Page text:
• Preheat the Bradley smoker for 130F with your choice of wood pucks smoking in it. Place the kielbasa in the smoker by either laying them on the racks or hanging them on hooks.
  • The kielbasa needs to smoke in the smoker for four hours. Each hour increase the temperature 20F. So hour one is 130F, hour 2 is 150F, hour 3 is 170F and hour 4 is 190F.
  • After they have been in the smoker for 4 hours take them out and put them in a hot water bath that has the water preheated at 165F. Keep them in the hot water bath for 45 minutes.
  • Remove the kielbasa from the hot water bath and hang them for 1-2 hours so that they can bloom.


Did you try this recipe?

Leave a comment and let me know how it turned out. Or, take a picture to share on Instagram and tag me @theblackpeppercorn.

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Recipe Rating


  • Hello

    I have a traeger smoker and the tempurature does not go that low. How would you smoke it in one of these?

    • Reply
  • 5 stars
    Excellent recipe! Thanks for sharing! I added 3 1/2 tbsp of garlic powder though instead of two and it turned out fantastic for my liking! Your method and cure amount is spot on! Thanks again!

    • Reply
  • 5 stars
    First time trying this recipe and was it good!!!! Thank you so much for sharing.

    • Reply
  • Oh my God so good!

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  • 5 stars
    I used this as a guide and made my first ever kielbasa. I used a pork shoulder and found it was really difficult to grind. ANy fat not trimmed off wound around the shaft and gummed up the works. Very frustrating and wasted so much time cleaning and starting over. Next time I will go to a butcher and ask to have it grown. Because this result had no fat I added bacon to make the meat to fat ratio right. I abhor garlic powder and useda garlic press and fresh garlic instead.After mixing with the other ingredients I wrapped and put in fridge for night. I was whooped!

    I was pleasantly surprised at how the mixture smelled next day and would recommend you always allow the flavors to meld. So worth the wait!
    In the morning I filled the sausages which was a learning process but so much easier than the previous day. I followed the directions exactly to smoke and gently simmer in water. An instant read thermometer is your friend for this. I then hung them and let them “bloom”.

    I couldn’t wait to try the end product and it was so wonderful I was shocked. Yes lots of work but by having the pork ground I am definitely making this for Easter!
    What I shared was greeted with the same enthusiasm. I could have opened a shop then and there.

    Thank you for the basics. It was the best!!


    • Reply
    • I had a similar issue when I first started, the meat just needs to be COLD. I don’t think experienced cooks emphasize this enough because it’s second nature to them, but “cold” means different things to different people. The next time I ground the pork I kept it in the freezer as much as possible while I set other things up and this problem went away. When they say “cold” they mean “COLD!” Hope this helps!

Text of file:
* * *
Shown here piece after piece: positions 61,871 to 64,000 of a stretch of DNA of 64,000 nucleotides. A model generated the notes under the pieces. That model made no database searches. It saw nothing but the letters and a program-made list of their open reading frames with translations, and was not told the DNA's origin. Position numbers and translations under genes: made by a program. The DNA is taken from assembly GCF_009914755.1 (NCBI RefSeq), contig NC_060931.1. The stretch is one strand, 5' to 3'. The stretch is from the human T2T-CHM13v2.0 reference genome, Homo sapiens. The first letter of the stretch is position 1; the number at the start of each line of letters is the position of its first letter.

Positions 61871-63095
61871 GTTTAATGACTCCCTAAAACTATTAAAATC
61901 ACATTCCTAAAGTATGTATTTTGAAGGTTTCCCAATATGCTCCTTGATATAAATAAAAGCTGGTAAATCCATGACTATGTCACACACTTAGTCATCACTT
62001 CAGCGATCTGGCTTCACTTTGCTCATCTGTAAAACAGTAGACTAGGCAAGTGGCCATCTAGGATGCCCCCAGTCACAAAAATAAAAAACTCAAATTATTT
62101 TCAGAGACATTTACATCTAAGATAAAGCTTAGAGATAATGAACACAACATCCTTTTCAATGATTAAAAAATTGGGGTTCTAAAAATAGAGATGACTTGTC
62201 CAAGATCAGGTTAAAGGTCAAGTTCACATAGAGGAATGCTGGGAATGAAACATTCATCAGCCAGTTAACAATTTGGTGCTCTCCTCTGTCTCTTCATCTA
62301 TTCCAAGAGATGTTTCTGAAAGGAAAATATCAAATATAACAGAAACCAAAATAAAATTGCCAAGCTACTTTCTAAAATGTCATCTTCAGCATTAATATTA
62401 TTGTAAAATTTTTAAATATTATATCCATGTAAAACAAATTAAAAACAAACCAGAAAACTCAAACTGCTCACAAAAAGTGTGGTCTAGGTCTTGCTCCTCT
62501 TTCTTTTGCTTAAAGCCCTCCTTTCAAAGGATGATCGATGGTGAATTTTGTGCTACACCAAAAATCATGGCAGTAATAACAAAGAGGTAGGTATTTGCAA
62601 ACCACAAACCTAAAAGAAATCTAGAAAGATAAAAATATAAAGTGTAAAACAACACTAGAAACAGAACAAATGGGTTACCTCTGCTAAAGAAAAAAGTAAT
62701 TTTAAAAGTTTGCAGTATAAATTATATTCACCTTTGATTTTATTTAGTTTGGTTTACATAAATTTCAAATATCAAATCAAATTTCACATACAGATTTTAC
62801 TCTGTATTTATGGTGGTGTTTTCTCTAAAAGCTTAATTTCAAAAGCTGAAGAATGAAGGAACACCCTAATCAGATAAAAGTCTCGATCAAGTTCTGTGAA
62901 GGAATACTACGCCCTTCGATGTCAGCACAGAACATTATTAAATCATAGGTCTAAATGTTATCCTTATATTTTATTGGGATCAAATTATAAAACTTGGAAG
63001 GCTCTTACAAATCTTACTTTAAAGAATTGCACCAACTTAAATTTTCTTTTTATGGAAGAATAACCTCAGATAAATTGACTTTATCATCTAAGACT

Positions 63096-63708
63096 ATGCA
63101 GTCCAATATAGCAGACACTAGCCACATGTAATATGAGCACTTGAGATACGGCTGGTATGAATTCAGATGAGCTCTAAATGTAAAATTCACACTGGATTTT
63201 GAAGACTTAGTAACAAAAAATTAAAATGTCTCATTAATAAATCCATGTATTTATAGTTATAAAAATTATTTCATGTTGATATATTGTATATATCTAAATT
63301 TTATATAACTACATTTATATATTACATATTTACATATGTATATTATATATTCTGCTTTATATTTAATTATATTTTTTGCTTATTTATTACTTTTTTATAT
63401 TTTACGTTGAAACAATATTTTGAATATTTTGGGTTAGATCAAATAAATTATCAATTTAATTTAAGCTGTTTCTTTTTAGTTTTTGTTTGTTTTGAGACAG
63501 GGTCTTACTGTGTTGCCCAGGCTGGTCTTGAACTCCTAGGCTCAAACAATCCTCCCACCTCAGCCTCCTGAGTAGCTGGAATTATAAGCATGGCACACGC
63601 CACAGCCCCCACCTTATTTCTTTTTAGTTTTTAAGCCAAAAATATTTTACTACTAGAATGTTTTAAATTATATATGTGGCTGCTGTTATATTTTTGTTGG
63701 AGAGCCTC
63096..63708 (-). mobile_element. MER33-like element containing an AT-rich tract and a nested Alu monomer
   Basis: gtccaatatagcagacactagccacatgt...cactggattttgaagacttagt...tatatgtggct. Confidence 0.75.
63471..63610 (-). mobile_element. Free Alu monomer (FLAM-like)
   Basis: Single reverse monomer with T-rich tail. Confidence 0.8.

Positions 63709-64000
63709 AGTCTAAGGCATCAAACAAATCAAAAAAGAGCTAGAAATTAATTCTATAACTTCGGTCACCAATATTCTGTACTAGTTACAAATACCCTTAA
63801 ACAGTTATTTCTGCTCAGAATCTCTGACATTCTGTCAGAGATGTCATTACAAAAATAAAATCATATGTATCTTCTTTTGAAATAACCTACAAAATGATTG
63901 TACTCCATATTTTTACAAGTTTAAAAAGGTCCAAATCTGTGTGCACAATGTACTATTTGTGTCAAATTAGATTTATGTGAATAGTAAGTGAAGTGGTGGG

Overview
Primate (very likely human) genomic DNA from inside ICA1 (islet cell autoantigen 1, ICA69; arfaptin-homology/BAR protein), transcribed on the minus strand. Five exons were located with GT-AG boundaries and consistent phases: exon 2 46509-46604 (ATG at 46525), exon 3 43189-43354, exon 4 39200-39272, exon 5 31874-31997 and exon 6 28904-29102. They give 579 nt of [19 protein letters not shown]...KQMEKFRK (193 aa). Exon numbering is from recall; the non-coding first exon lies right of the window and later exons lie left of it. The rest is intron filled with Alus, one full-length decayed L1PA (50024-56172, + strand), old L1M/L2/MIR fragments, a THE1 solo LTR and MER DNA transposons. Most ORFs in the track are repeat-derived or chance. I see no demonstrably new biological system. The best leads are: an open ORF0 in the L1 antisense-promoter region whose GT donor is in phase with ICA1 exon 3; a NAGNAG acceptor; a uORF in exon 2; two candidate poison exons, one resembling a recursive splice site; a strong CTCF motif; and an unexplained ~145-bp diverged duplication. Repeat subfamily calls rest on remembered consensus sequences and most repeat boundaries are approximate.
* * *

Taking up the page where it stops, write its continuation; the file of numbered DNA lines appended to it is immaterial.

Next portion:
• Reply
  • Hi
    I’m from Québec city and I’ve make this sausage with my Bradley Smoker…

    This recipe is very very good. When I finish the sausage, I let dry outside (it’s very easy in this time in november) for 4-6 hours. After, I put it on my smoker… I smoke with wood of cherry for half hour, maple for an anther hour and repeat 2 times again. At this time, my sausage take the weather

    Thanks for this recipe

    • Reply
  • Yes this is my second time in a month made 20lb everyone loves it thanks making 10lb today taking it out of the smoker right now thanks again

    • Reply
  • 5 stars
    I added 1tsp liquid smoke for each 5lb of meat and doubled the garlic ,for my taste, otherwise this was a great recipe for me.

    • Reply
  • 5 stars
    Made my own smoker, I’m a welder for 25 years, two boxes small one with burner and wood box joined by a 6×30 inch pipe to a long box where I hang the kielbasa. All SST. Use your recipe heat and times. Tried with natural casing but fatted out sometimes switched to larger diameter synthetic brown casings with good results. I’m Ukrainian decent and live in Norway formally from Canada, make cabbage fools and peirogies as well to feel at home. Thanks for the recipe.

    • Reply
  • Love the sound of this recipe and would like to try it. Just curious if I can adjust the meat mixture from ground pork to include some venison? I was thinking of using some pork belly with it as the vension is very lean? What are your thoughts and thanks for this recipe.

    • Reply
  • 5 stars
    Just finished up my venison kielbasa sausage and it turned out great using this receipe. I used Morton’s Tender Quick for the curing agent. Thanks Steve

    • Reply
  • this was my first attempt and it was a hit spot on everyone enjoyed and said they wouldn’t change the for some recipes you generally have to add alittle more spices to get the taste you want.will reccomend this recipe to others for sure…thank you

    • Reply
  • Sorry about the spelling. Steve
    Frigid autocorrect

    • Reply